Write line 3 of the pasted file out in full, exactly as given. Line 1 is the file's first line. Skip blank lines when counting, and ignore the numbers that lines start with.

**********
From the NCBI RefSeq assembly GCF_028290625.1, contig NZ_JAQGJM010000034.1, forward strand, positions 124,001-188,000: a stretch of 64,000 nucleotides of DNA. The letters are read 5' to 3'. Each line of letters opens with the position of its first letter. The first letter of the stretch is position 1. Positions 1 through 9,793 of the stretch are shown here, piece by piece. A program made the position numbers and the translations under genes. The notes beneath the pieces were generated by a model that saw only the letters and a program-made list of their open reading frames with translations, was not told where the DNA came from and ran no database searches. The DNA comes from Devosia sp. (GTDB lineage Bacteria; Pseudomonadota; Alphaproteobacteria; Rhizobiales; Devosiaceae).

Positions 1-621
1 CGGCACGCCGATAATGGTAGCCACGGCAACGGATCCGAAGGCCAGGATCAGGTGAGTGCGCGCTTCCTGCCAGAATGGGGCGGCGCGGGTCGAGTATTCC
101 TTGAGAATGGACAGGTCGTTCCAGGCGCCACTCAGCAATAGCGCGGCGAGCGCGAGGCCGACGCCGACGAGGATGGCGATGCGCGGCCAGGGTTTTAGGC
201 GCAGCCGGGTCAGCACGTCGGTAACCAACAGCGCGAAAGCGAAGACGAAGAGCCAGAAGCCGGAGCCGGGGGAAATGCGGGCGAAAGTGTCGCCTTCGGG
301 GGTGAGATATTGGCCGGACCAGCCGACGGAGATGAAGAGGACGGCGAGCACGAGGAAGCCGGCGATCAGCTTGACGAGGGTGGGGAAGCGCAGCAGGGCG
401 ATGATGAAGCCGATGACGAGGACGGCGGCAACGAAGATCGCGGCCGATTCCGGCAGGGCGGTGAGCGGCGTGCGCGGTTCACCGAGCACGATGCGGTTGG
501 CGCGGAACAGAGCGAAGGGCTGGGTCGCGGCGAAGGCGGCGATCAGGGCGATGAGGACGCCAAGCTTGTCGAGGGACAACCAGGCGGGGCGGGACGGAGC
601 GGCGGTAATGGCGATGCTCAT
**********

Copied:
1 CGGCACGCCGATAATGGTAGCCACGGCAACGGATCCGAAGGCCAGGATCAGGTGAGTGCGCGCTTCCTGCCAGAATGGGGCGGCGCGGGTCGAGTATTCC